Discounts, disregards and exemptions on council tax

Some people will be eligible for discounts, disregards and exemptions on their council tax. All of these terms have different meanings, so it’s important to know the difference.

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What's the difference between discounts, disregards, and exemptions?

Discounts

Certain people will get a discount and will therefore pay a reduced rate of council tax. There are a few different types of discount available. The most common example is that anyone living on their own, or treated as living on their own (see ‘Disregards’ below), is entitled to a 25% reduction on their bill. This is called the ‘single person’s discount’.

Disregards

Disregards may apply to people living in the property. People who are disregarded are not counted for council tax purposes. For example, if two people are living together and one is disregarded, it will be charged as if the other person lives alone, and they will get a 25% single person’s discount on their council tax.

There are different types of disregards based on the reasons for them. These different types are important because of how they affect exemptions (see ‘Exemptions’ below).

Severe mental impairment

Anyone can be disregarded if they are classed as ‘severely mentally impaired’. The legal definition of ‘severe mental impairment’ is broad and can be open to interpretation. It does not depend on someone having a diagnosis of dementia or losing mental capacity. It applies to anyone who meets all of the following criteria:

  • They have a severe impairment of intelligence and social functioning which appears to be permanent.
  • They have a certificate confirming this impairment from a registered medical practitioner, usually the person’s GP or consultant.
  • They are entitled to certain disability benefits (but they don’t have to actually be receiving them).

The most common qualifying benefits are:

  • Attendance allowance
  • Disability living allowance (higher or middle rate care components)
  • Personal independence payment (either rate of the daily living component).

Many people with dementia meet all three criteria, so are disregarded under the severe mental impairment rules.

  • Example: Tony and Gwen are married. Tony meets the ‘severely mentally impaired’ criteria and has applied to the council, so he is disregarded for council tax. That means Gwen is treated as living alone, even though she is living with Tony. They will get a 25% reduction on their bill. Their income and savings won’t affect this. However, if they have a low enough income they may be entitled to additional council tax support.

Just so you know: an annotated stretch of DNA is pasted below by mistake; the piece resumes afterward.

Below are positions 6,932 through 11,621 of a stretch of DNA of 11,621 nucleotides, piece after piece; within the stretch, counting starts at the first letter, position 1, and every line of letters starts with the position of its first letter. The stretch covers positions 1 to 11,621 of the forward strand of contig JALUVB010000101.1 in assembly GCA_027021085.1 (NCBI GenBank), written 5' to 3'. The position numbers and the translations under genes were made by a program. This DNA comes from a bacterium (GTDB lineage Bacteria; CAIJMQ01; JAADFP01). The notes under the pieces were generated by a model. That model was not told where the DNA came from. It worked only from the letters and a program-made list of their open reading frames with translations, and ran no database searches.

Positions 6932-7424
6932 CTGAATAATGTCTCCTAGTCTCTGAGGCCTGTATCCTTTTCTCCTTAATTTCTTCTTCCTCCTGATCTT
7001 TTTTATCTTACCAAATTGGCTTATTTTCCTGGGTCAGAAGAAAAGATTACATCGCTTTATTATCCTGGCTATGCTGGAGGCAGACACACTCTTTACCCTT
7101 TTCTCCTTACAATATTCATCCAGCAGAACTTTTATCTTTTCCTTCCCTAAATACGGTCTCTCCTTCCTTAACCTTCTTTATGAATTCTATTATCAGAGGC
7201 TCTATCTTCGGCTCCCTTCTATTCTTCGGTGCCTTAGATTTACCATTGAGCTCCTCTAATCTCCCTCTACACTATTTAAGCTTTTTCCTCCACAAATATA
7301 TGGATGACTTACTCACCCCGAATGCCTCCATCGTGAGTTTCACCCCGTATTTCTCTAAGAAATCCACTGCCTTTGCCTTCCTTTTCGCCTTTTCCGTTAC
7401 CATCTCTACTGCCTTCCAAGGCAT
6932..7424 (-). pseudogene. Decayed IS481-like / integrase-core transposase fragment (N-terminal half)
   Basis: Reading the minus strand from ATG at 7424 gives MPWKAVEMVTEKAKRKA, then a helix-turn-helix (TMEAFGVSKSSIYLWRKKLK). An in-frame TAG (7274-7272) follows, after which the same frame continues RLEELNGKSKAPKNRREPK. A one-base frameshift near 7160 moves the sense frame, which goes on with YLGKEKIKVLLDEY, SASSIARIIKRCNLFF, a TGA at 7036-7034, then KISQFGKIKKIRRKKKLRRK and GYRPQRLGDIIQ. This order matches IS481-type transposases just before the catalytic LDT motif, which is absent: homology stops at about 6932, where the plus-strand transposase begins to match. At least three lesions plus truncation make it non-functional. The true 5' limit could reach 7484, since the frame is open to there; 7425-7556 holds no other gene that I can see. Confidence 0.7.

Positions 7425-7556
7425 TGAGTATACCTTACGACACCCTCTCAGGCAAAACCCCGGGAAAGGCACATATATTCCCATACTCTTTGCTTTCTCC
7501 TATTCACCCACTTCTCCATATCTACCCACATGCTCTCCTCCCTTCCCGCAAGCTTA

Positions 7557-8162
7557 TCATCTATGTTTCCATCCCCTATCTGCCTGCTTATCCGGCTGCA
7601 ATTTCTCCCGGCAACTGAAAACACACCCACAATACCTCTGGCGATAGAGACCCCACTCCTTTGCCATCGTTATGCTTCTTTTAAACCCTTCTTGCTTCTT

However, if the person who is recognised as being severely mentally impaired lives with two or more adults, there will usually be no reduction in the overall council tax bill on this basis.

A severe mental impairment disregard application form will be available from your local council (see Other resources). Make sure it is the correct form – unlike some other application forms, it should not ask for details of income or savings.

Different medical professionals may have different views about when a person qualifies as severely mentally impaired. If your GP is unwilling to sign a certificate confirming severe mental impairment you could ask a consultant or another GP at your practice. Medical professionals cannot legally charge for this service.

Exemptions

Exemptions apply to properties, not people. An exemption means the whole property is excluded from council tax and there is nothing to pay. For example, when the only people occupying the property are disregarded because they are severely mentally impaired, a ‘class U exemption’ applies, meaning no payment is due.

  • Example: Priya had been claiming the single person’s discount on her council tax bill because she lived alone. After her diagnosis of vascular dementia she successfully claimed Attendance allowance. Her GP then certified that she is severely mentally impaired. This means she is disregarded and her house is now exempt. No council tax has to be paid on her property.

If all the people living in a property are disregarded but not all under the severe mental impairment criteria, the property won’t be exempt from council tax. Instead, the property will be treated as if it is empty and council tax may still be charged. See ‘Empty properties’ below.

Living with a carer

A spouse or partner of a person with dementia will not get a discount or disregard simply as a result of being a carer. As long as there is no one else counted as an adult living in the property, someone living with and caring for a partner who meets the severe mental impairment criteria will get a ‘single person’s discount’ on their council tax.

However, some other carers and care workers can be disregarded for council tax purposes if they fall into one of two groups. In either group, the carer can be disregarded even if the person with dementia does not meet the severe mental impairment criteria.

Which carers and care workers are disregarded for council tax purposes?

The first group of carers who are disregarded for council tax purposes must meet all the following criteria. They must:

  • care for at least 35 hours a week